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Meet my Kids: National Sickle Cell Awareness Month

National Sickle Cell Awareness Month

Ya know, I named this blog BlerdyMomma because I am a nerdy, black mom and those are 3 characteristics about me that will never change. But I don’t actually talk about my children all that often. That’s mainly because I don’t think my children should have a huge web presence before they can even read. And how do I know some weirdo won’t take their pictures off of here and turn them into some ridiculous meme?

I guess I don’t. But leaving my kids off the blog means that a huge chunk of my daily life goes unmentioned. How can I really share our blerd family lifestyle if I’m not talking about half of the family? I can’t.

So meet my kids: Little Man and Baby Hulk…

National Sickle Cell Awareness Month Kids

They come with us to conventions. They love to watch WWE every week. And they both have Sickle Cell Anemia.

Sickle Cell is a genetic blood disorder affecting millions of people worldwide. Just in America, 1,000 babies are born with it every year. But most people know nothing about it. That’s probably because it disproportionately affects minority groups here.

Little Man has Sickle Cell
Little Man has Sickle Cell.

Sickled blood cells cannot work as hard or live as long as healthy red blood cells. Because of this, they lead to all sorts of health problems over time. My children are at high risk for things like stroke and pneumonia, and they suffer from episodes called “pain crises”. A pain crisis happens when their sickle – shaped blood cells traffic jam in their arteries, blocking blood flow and causing very painful swelling at the site of the blockage.

Parents like me have the challenging job of advocating for children with what is essentially an “invisible illness” 80% of the time. Little Man is just now getting to a point where he can describe his symptoms and learn about what is happening in his body. And next year he’s going to start school where the staff probably won’t know, understand, and in some cases, believe him.

I am talking about this because sickle cell disease is twice as common as cystic fibrosis, and yet I rarely meet people  (doctors included) who have a working knowledge of the disease. I just want to share a few tidbits that will let you know how to support someone with sickle cell.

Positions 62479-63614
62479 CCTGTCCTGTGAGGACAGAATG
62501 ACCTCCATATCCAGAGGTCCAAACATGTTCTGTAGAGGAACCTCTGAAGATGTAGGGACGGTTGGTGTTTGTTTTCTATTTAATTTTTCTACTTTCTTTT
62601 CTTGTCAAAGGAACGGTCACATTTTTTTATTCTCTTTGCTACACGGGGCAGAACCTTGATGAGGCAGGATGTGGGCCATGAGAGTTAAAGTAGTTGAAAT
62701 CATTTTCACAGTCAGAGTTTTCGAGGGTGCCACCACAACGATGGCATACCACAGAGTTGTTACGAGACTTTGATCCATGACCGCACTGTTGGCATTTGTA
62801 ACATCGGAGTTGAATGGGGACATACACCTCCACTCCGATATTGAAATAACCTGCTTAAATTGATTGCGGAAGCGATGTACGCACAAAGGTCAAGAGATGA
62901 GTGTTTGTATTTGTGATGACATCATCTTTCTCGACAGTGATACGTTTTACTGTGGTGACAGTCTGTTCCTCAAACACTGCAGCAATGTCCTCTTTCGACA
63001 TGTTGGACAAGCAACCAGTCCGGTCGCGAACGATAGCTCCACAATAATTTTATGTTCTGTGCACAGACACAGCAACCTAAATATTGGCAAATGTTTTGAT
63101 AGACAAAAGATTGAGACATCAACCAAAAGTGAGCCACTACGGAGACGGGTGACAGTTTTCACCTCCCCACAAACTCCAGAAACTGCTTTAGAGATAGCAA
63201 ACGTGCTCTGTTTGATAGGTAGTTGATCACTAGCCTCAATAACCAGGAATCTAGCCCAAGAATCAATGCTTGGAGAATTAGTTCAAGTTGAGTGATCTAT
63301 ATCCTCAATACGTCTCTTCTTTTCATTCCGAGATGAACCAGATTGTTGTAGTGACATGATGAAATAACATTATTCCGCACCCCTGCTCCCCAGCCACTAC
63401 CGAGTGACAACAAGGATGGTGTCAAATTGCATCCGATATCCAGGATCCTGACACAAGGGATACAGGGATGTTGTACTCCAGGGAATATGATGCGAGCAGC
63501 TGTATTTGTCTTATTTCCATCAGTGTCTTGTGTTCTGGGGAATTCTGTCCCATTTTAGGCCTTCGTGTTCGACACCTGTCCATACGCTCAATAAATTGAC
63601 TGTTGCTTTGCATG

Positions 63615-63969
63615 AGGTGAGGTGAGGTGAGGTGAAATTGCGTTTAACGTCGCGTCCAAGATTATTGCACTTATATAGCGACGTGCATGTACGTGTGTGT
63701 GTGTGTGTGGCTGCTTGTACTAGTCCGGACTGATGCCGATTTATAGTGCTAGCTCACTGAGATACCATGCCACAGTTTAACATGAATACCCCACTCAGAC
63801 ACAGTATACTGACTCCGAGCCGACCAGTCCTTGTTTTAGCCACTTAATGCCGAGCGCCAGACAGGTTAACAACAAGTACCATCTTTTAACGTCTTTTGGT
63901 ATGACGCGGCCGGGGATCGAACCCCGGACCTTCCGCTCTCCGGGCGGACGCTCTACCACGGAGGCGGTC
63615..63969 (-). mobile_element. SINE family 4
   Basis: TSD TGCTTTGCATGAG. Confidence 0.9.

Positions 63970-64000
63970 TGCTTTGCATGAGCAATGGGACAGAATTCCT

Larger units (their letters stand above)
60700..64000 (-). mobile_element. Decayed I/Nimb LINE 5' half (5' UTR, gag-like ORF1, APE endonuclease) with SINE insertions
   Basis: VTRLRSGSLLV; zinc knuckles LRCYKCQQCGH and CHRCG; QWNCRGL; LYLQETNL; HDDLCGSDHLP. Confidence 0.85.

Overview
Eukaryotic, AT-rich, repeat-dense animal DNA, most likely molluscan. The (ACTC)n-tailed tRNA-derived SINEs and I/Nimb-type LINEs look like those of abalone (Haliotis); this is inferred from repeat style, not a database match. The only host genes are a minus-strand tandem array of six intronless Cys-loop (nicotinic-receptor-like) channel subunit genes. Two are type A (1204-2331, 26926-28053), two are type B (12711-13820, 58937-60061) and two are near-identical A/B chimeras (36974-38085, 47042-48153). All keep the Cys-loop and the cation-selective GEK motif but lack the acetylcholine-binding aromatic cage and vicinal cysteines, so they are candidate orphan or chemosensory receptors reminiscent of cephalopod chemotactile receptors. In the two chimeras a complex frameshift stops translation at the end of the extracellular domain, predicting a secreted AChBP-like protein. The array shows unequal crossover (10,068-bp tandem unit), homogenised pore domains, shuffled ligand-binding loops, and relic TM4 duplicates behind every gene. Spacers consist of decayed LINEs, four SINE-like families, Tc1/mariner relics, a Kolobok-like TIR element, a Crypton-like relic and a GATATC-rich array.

Sickle Cell Health Tips:

  1. Stay hydrated – Dehydration will almost invariably lead to a pain crisis in someone with SCD.
  2. Avoid extreme weather – You know how your hands go numb when it’s too cold outside? That can become a pain crisis too.
  3. NEVER ignore a fever – Fevers can be a sign of blood infection. A fever is always grounds for a visit to the doctor.
  4. Avoid sick people – The common cold is not bad by itself. But having SCD means that the blood cannot work as hard to heal my kids. Fighting off that cold could cause their blood cells to break down faster than they can replace them. When that happens, they need a blood transfusion.

Resources about Sickle Cell:

Baby Hulk has Sickle Cell, too.
Baby Hulk has Sickle Cell, too.

Sickle Cell 101 – The SCDAA website is full of great, easy-to-understand information about SCD. They also offer networking opportunities and local support groups for patients and their families.

Centers for Disease Control and Prevention – The CDC is constantly researching and publish new information about SCD, its treatments, and tips for healthy living.

The Invisible Pain People With Sickle Cell Anemia Go Through Every Day – This article by Jim Olaghere is a snapshot of what it’s like living with SCD.

As my children and I grow, I am learning more about Sickle Cell every day. I often forget how unique my children are, because this is a genetic disorder diagnosed at birth, and we simply don’t know what it is to be normal. They were born this way, and symptoms started showing before they were each a year old. I love my boys and I wouldn’t change them for the world, so I guess I better change the world for my boys.